If asked a few years ago to imagine my first trip to Las Vegas, I doubt it would have included me joining over 6,000 others to discuss and celebrate all things InsurTech; but that is exactly what happened last week at InsureTech Connect 2018 (ITC).
Held at the vast MGM Grand, the first thing that hit me as I turned up for registration was the scale of it, from Monday afternoon onwards the ITC lanyards dominated the myriad of hallways and numerous watering holes. The second impression I had was of how slick the set up was; with the event’s branding and lists of (countless) sponsors embedded into walkways and hanging up high, you’d have been forgiven for thinking this was a permanent fixture at the hotel not just a three-day event.
After a great pre-conference workshop on Monday afternoon, hosted by Deloitte in conjuncture with Salesforce, Velocity and Plug and Play, the conference main event started first thing the next day in the enormous plenary centre. Once it got going, it was a fairly relentless two days of action, with more talks, breakout sessions, and expo stands than one can possibly hope to cover – and that is before you consider all the fun networking that happens ‘after hours’.
My favourite talk from the keynote speakers on day one was actually the opening address from ITC’s co-founder and chairman Caribou Honig; the growth story of ITC since its first year in 2015 really reflects the rise of InsurTech as a major force. I found Caribou’s views on the changing dynamic between incumbent insurance giants and start-ups interesting and something I think is key to truly disrupting the industry.
On day two, I really loved the contrast of key note speakers, it was ‘the battle of the Dan’s’. First on the mic, Daniel Schreiber, CEO of one of the industry’s most notorious challengers, Lemonade, followed by Marsh & McLennan CEO Dan Glaser. Both were fantastic speakers but with completely different styles, reflecting the type of organisations they lead. Dan S felt like more of a Silicon Valley tech launcher whereas Dan G came across more as a measured and likeable statesman. My fellow conference attendees had mixed opinions about Lemonade, but given the company’s success and hype, it is frankly inevitable that it has some in the industry unsettled. Two points stuck with me from Dan Glaser’s talk. First was his level of confidence in the UK and London insurance market in spite of Brexit, demonstrated by the recent acquisition of Jardine Lloyd Thomson for $5.7bn. Second was his view that companies are still spending proportionally far too much time and money on running their companies rather than transforming them; he said that this included his own.
I also sat in lots of good breakout sessions, so many in fact, that I can’t go through them all but my favourites from each day were “Escaping POC hell” on Tuesday and “Digital MGAs” on Wednesday.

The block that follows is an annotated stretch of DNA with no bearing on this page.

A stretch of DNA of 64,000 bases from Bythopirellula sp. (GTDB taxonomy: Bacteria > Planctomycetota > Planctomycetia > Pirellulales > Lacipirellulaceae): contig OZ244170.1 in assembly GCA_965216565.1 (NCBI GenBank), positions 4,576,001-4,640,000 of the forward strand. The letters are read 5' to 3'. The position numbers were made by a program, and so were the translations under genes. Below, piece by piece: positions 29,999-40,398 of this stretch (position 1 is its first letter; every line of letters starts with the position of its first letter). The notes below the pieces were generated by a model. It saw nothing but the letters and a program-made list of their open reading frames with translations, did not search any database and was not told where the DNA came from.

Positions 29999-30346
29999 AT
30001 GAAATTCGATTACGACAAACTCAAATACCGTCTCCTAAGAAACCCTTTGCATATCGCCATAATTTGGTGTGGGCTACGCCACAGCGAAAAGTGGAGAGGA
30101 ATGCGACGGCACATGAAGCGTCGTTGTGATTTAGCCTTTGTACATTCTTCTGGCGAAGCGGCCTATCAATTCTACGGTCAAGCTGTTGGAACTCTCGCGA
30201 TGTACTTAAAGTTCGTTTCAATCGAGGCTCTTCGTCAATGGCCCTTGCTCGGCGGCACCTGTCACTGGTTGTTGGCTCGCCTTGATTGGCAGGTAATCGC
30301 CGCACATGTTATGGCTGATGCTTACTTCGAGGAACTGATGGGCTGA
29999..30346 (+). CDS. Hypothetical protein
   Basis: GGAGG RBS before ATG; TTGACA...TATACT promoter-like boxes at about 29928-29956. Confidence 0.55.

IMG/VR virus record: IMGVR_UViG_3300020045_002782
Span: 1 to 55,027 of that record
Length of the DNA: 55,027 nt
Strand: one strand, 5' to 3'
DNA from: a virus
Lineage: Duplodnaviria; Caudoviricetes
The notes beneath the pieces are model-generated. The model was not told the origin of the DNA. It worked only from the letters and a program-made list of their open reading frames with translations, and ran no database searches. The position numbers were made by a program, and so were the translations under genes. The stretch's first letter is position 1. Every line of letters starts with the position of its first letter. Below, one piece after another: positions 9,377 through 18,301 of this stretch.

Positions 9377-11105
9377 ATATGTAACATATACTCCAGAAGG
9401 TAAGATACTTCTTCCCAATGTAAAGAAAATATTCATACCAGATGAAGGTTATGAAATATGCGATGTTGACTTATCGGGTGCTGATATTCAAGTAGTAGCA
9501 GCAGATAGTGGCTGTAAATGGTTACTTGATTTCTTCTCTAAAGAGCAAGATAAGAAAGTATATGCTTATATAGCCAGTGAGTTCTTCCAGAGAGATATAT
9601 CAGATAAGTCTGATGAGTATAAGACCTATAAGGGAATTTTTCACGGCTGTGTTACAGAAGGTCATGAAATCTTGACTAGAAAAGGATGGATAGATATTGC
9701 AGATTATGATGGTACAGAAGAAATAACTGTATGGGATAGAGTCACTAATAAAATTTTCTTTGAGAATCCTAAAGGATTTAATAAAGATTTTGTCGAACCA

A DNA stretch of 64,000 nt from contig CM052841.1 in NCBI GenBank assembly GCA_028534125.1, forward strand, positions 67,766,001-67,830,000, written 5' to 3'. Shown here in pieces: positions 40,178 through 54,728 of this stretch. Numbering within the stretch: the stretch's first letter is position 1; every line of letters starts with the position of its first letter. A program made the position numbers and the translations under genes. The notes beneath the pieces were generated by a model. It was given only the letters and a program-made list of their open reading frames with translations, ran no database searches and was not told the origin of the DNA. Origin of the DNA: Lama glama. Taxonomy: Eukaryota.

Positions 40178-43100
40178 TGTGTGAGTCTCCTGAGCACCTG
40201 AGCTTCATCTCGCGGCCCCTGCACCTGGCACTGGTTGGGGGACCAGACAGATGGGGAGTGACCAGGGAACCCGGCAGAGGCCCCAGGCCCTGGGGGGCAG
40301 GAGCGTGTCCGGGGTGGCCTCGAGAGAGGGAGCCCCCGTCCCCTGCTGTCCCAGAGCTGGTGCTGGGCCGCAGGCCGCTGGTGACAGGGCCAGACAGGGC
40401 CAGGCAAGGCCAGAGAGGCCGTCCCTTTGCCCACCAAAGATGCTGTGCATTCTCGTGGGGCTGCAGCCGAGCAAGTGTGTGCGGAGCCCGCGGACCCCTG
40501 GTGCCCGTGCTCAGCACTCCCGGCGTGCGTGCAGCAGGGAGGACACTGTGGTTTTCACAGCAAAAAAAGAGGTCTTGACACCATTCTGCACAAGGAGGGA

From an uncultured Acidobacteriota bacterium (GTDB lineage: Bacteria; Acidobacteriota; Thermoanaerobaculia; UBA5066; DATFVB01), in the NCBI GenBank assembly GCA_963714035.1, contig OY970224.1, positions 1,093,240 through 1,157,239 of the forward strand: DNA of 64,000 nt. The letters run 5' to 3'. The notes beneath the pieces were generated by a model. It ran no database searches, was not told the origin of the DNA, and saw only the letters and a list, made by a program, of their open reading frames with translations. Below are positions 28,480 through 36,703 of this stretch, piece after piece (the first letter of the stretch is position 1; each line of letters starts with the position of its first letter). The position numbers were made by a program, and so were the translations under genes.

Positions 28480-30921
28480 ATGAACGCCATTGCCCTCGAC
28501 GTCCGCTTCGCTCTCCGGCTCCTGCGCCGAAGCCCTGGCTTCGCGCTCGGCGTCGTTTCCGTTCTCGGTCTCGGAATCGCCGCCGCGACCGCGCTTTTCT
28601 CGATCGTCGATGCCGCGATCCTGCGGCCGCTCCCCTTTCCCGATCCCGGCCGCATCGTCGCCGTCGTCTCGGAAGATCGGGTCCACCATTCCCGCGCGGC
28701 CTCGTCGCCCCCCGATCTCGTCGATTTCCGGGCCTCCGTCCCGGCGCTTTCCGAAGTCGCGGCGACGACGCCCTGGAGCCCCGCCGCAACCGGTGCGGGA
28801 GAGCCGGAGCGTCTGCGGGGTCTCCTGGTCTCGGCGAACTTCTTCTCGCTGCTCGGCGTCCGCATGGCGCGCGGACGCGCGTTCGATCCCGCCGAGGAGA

The former focused on how to deliver change live into production and not get stuck in a cycle of interesting Proof of Concepts that ultimately don’t go anywhere; the panel consisted of both InsurTech CEOs and insurer innovation leads within larger incumbents, which was great, but I think would have benefitted from a consulting voice too. What I found, however, was that the panel reiterated the same fundamental principles we already practice such as “work with the business not in isolation” and “focus on solving real business problems and delivering value”. In other words, remember who ultimately pays the bills and do not innovate for innovations sake. Perhaps it served to re-iterate that even as the InsurTech scene matures, some are still at the very beginning of their journey.
The talk on Digital MGAs was also relevant to me as it’s something we’re supporting clients on creating and I have good friends embarking on establishing new businesses in this model. The speakers were all founders of their own MGA’s, namely Quilt, Clearcover and Jumpstart. They spoke of the value of working closely with their carrier and not underestimating the time taken to align the multiple parties involved in a MGA model. There is also just something about seeing and hearing these success stories in the flesh that is particularly inspiring. It reminds you more deeply than reading an article or even listening to a podcast that companies are setup by humans, themselves not perfect or all knowing.
As ever at conferences, the scheduled sessions are just part of the story, with hundreds of exciting stalls to see in the expo hall and thousands of industry movers and shakers to meet. Regardless of where you were however, or whom you were talking to, there was always a huge amount of energy and excitement.
It’s fair to say InsureTech Connect 2018 left me absolutely shattered (it is Vegas afterall) but also truly energised about an industry I have been working in for the better part of a decade. Come Monday the fatigue will be gone and I’ll be left with the exciting challenge of helping our clients deliver on the enormous potential of InsurTech. Marrying up major global corporations to nimble tech is not always easy; our role needs to be the facilitator of this, bringing both the open mindedness and creativity required to drive innovation and the understanding of the challenges operating in this industry.
Mr. Glaser also said progress was a matter of priorities and focus. “How much do you spend on running the company versus changing the company?” Mr. Glaser said, adding that most multinationals, including Marsh, spend too much money running the company.